ODC Theater presents
ODC Theater, San Francisco
July 28th, 2016
Every once in a while, you encounter a contemporary dance company that is extraordinarily special. One that stands out. A group that combines choreographic excellence, innovative structures, groundbreaking concepts and impeccable performances. RAWdance is one of these rare treasures. Co-Artistic Directors Ryan T. Smith and Wendy Rein are pioneering artists who continually astound with their talent, wit, intelligence and authenticity.
RAWdance’s newest project, Double Exposure, adds yet another creative triumph to their already impressive oeuvre, one that turns to curation, process and form. A collection of thirteen duets, made by sixteen West Coast-based choreographers and danced by Smith and Rein, Double Exposure is an archive of today’s contemporary dance community. It is a testament to the breadth and diversity of choreographic practice. And it is stunning collage of physicality, combined into a single evening-length work.
Double Exposure’s duets were performed in series, one right after the other, with the name of the choreographer illuminated on the back wall. In between each two-four minute variation, a brief pause allowed the dancers to change costumes or sometimes re-arrange the stage space (a stunning display of organizational logistics in its own right). These interludes never felt like a stop in the action, rather, an extension of the dance itself. Many of the breaks included video of or live talking by Smith and Rein. A breaking of the fourth wall to share charming facts about each other, their thoughts about this particular piece of work and in one case, a karaoke mash-up.
Double Exposure opened with Smith and Rein’s own duet. On two chairs, facing each other, they explored different points of contact: forearm grasping forearm, palms cradling the head and feet pushing against the torso. Joe Goode’s mix of text, mirroring, movement scoring and vocals added a dose of realism and humor to the stage. And it also introduced the first instances of that direct and personal conversation between the performer and the viewer (which, as previously mentioned, would recur throughout the work). KT Nelson’s offering was a pas de deux in the true sense of the term. A ‘dance of two’, Smith and Rein never once touched during this highly technical sequence, and yet the continuity and connection of their pairing was overwhelming. Next came a sexy, smoldering statement from Amy O’Neal – a craving pulse rippling through torsos, spines and even the wrists.
Dramatic and clever use of costuming and props informed Monique Jenkinson/Fauxnique’s contribution - a duet that revealed the space between constraint and possibility, using a broad range of movement (from classical ballet all the way to pedestrianism). Holly Johnston brought a narratively-charged piece to the table. Though I’m not completely sure of the exact message at play, the extremely athletic choreography had a sense of urgency and alarm, appropriately underscored by storm-like sounds. Slow, small, contorted movements took focus in Shinichi and Dana Iova-Koga’s duet – fingers reacting to the air, toes articulating one by one. While this style of movement isn’t my personal favorite, the contrast between it and the previous excerpt certainly made for an interesting visual. Tahni Holt’s work was all about struggle with Smith and Rein engaged in a wrestling match, fighting for control and power. Kate Wallich took on form and structure with circuits, repetitive patterns, directional changes and unpredictable lifts. And the turning/spinning segment center stage was a highlight of the entire evening, reminiscent of a record player.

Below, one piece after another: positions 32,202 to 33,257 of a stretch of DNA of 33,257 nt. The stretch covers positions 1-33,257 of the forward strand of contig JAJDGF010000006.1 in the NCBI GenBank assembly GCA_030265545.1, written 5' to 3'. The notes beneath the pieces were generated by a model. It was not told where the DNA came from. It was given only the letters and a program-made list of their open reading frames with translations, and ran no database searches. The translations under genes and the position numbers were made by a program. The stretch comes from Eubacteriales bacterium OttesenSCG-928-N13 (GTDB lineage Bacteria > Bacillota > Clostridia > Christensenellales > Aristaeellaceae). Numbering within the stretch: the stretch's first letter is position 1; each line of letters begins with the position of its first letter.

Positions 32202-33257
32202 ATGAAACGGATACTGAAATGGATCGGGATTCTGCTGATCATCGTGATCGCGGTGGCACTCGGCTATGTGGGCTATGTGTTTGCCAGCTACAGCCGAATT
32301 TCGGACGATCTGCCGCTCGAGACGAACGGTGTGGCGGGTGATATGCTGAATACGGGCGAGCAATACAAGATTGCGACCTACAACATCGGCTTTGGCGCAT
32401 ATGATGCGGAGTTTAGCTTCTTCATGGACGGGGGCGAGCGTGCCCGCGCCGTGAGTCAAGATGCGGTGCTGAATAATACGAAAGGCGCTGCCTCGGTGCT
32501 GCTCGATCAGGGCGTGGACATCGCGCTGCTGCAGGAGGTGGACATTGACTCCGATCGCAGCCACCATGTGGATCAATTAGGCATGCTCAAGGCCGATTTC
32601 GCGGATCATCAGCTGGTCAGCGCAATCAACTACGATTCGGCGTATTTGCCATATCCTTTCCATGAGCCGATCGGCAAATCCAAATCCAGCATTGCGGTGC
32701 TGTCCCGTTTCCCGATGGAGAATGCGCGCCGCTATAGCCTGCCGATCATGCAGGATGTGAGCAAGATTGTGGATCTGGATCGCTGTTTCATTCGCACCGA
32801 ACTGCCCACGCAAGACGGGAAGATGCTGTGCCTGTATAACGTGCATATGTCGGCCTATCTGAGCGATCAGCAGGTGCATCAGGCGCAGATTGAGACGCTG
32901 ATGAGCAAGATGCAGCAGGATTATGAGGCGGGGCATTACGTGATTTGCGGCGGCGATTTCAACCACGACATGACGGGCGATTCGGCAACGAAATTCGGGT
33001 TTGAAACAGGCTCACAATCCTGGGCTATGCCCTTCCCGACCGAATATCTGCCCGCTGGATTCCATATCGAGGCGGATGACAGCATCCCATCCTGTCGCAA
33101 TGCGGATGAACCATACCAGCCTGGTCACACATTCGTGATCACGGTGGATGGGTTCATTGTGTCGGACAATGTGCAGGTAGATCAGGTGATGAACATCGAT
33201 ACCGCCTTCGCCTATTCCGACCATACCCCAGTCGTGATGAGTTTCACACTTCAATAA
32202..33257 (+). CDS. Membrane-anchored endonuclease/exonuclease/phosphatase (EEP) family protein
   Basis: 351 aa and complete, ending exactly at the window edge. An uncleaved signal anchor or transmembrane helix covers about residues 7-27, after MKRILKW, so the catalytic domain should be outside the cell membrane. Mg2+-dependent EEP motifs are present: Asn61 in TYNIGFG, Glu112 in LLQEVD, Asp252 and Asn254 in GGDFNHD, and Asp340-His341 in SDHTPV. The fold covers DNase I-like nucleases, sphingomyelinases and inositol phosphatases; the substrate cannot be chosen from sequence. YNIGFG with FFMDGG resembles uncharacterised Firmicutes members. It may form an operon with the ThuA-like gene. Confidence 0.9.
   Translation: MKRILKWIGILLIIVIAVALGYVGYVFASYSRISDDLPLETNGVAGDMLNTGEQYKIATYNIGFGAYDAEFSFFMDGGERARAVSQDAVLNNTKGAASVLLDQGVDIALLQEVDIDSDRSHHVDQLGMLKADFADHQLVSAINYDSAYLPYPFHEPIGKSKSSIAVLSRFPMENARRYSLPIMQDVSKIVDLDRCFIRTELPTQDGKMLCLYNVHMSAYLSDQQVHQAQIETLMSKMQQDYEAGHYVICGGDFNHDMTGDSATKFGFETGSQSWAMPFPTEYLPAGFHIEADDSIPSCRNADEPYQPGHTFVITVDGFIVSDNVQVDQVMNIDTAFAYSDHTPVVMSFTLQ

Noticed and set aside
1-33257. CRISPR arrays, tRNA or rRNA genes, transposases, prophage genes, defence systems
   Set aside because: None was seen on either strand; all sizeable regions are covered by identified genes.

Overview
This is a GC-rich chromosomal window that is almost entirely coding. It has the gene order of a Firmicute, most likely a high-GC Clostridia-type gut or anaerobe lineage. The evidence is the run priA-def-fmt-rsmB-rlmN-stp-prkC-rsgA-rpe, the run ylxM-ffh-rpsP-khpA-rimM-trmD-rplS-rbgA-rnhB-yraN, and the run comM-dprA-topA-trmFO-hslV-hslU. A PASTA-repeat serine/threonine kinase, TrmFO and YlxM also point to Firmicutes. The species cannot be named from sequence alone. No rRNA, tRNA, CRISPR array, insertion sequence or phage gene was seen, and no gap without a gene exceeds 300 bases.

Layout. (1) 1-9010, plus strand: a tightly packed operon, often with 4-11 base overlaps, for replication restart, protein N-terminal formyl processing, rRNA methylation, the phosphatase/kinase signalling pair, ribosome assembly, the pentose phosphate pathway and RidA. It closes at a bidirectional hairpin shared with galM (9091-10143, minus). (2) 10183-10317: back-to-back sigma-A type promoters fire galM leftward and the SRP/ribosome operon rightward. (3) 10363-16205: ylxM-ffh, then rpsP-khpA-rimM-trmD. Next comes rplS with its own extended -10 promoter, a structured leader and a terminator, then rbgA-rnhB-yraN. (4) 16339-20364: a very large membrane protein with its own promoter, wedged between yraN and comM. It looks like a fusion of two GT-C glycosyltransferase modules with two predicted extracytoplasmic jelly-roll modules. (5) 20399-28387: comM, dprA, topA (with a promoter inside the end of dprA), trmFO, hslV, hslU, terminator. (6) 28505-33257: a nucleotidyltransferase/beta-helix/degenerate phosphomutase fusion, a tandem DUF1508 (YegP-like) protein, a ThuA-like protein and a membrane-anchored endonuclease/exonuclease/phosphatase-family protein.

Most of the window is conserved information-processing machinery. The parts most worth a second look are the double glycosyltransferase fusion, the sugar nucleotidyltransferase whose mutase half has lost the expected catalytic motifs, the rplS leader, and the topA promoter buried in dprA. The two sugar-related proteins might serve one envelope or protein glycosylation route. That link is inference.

|RAWdance's Ryan T. Smith and Wendy Rein in|
Amy Seiwert's duet from Double Exposure
Photo: Andrew Weeks
David Roussève crafted a unison movement phrase for Smith and Rein, one that would morph and evolve over its duration. With decision-making and text prompts, the phrase was repeated multiple times with higher intensity and at faster speed. What started as lyrical quickly became a swirling tornado of energy and emotion. Clarity and intention ran steadily through casebolt and smith’s choreography. This was apparent not only in the specificity of each motion’s beginning and ending point, but also in the journey from one place to another. Ann Carlson provided the most character-driven chapter of Double Exposure. Smith and Rein seemed to be portraying different stages of life – as infants, children, adolescents and adults. A late eighties prom vibe emerged for the final duet, by Amy Seiwert. With such a recognizable scene also come assumptions of what movement might unfold. Seiwert challenged that notion by creating a very contemporary duet in this nostalgic place. There was an egalitarianism surrounding the container, and a delightful unexpectedness in the experience.
Any discussion of RAWdance’s Double Exposure cannot conclude without mentioning Smith and Rein’s radiant performance. The pair moved through thirteen varied duets with such grace, confidence, rigor and strength - all in, all the time. Phenomenal dancers; gifted communicators; accomplished artists. Double Exposure is a definitive tour de force.